DOE Tells Trans Students Their Complaints Don’t Matter

The U.S. Department of Education has announced that it will no longer investigate complaints by trans students who are banned from using school bathrooms that align with their gender identity.

Last week BuzzFeed News spoke with DOE press secretary Liz Hill, about the department’s position on whether or not trans students are protected under Title IX, a federal law which protects students in federally-funded schools from gender discrimination. Hill responded that Title IX does not protect against gender identity, only biological sex, then claimed that forcing students to use a bathroom which does not match their gender identity is not a violation of the law.

Under the Obama Administration, the Department of Justice declared that schools need to respect trans and gender nonconforming students according to their gender identity, including names, pronouns,dress code and their access to restrooms. School administrators, LGBTQ advocates, and trans and gender nonconforming students themselves pressured the administration to provide this guidance after a series of discrimination cases filed by the ACLU, including Gavin Grimm, a trans student whose school denied him access to the men’s bathroom for two years.

Soon after Trump’s pick for Secretary of Education Betsy Devos was appointed, she decided to undo those protections. Since then, the National Center for Transgender Equality reports that the current administration has implemented over 20 anti-trans and anti-LGBT actions, including the Centers for Disease Control and Prevention’s ban of using the word “transgender” in official documents, and 17 states which have introduced anti-trans bathroom legislation.

We are already seeing consequences of Devos’ abhorrent decision: HuffPost reports that at least three student complaints have been ignored by the DOE over the last few months. One trans student from Texas reports that high school administrators have discriminated against him for two years by not allowing him to use the bathroom of his gender identity and prohibiting him from travelling overnight with his male peers on school trips.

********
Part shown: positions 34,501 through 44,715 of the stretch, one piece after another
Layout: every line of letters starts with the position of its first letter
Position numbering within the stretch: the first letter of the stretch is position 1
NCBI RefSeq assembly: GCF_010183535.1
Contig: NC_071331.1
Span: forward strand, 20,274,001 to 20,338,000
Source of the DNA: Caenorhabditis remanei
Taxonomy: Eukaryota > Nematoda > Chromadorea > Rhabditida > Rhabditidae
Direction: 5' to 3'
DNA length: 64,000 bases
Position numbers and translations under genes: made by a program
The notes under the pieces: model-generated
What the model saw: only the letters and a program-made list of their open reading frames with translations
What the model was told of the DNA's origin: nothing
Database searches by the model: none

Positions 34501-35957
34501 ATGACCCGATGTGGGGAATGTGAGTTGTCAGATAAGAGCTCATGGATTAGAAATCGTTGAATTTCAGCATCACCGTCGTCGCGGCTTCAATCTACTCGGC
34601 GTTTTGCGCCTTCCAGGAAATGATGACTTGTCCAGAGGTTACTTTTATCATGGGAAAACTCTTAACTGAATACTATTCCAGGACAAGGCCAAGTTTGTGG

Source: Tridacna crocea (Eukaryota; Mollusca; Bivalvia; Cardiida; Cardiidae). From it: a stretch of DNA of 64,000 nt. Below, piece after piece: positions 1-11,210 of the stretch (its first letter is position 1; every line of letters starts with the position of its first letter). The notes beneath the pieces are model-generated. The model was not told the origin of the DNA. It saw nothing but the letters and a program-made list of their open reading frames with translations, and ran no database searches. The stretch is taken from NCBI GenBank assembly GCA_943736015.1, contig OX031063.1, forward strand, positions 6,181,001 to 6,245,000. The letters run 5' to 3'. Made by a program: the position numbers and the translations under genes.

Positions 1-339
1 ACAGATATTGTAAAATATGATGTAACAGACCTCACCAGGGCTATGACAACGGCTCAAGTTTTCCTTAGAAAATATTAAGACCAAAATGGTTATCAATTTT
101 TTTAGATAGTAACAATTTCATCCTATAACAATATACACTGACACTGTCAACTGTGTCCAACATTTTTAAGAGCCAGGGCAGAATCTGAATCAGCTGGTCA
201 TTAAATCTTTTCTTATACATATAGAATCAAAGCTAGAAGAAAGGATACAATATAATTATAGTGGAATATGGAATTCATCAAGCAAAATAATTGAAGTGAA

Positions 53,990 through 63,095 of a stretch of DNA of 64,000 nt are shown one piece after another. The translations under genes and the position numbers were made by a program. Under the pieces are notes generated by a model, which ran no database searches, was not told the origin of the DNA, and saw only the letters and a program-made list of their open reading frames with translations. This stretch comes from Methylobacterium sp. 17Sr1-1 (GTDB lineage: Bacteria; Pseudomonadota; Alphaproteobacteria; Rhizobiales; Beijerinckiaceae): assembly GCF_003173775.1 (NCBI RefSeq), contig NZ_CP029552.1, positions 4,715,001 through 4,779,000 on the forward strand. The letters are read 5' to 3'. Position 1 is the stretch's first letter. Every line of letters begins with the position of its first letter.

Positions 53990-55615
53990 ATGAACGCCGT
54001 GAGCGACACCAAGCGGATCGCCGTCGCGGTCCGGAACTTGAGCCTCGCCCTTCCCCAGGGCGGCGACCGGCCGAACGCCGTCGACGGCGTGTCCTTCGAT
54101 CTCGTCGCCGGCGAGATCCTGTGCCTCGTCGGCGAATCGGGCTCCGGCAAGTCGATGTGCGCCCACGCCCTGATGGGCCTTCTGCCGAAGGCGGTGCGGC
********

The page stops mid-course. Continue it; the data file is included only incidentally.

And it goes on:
Preventing trans students from using the bathroom or locker room of their choice exacerbates the mental and emotional stress to which young trans people are already so vulnerable. Requiring a person to use a certain bathroom can cause the student to out themselves as trans and possibly invite bullying, harassment, and physical violence. And discrimination against trans youth not only impacts their mental health, but also their academic achievement. According to GLSEN’s 2015 School Climate Survey, trans students who experience discrimination report lower GPAs, are more likely to skip school to avoid harassment, and are less likely to graduate on time with their peers.

The DOE’s decision to stop investigating discrimination complaints from trans students is infuriating and contradictory to the law. It is a transphobic power play to police gender expression and the wellbeing of trans youth.

The fight is never over – parents of trans students are calling on Devos to use her power and responsibility to ensure all students have equal access to a safe and supportive school environment. Their letter to Devos is clear and unapologetic:

“These are students who need full support from our federal government — particularly the agencies tasked with protecting youth from discrimination. These are students who are put at daily physical, emotional, and psychological risk when they are offered no recourse for discriminatory actions taken by educators, administrators, school staff, and peers. And these are students whose dignity and opportunities should not depend on their state or zip code.”

GLSEN reports that there are at least 150,000 trans students between the ages of 13-17 in the U.S. Our government, whose purpose is to uphold our liberties, should not abuse their power to perpetuate transphobia.

Image Credit: CNN


Amanda R. Matos, proud Nuyorican from the Bronx, NY, is the co-founder of the WomanHOOD Project, a Bronx-based youth-led organization for young women of color. She is dedicated to empowering communities of color through capacity building, political education, and civic engagement. Amanda has led community organizing and policy initiatives at Planned Parenthood of New York City and Girls for Gender Equity. She is currently pursuing a master's degree in public policy at the Harvard Kennedy School of Government as a Sheila C. Johnson Fellow. On her free time, Amanda eats doughnuts and watches great TV shows like Jane the Virgin and Blackish.

Amanda R. Matos is a community organizer and reproductive justice activist from the Bronx, NY.

Read more about Amanda

Join the Conversation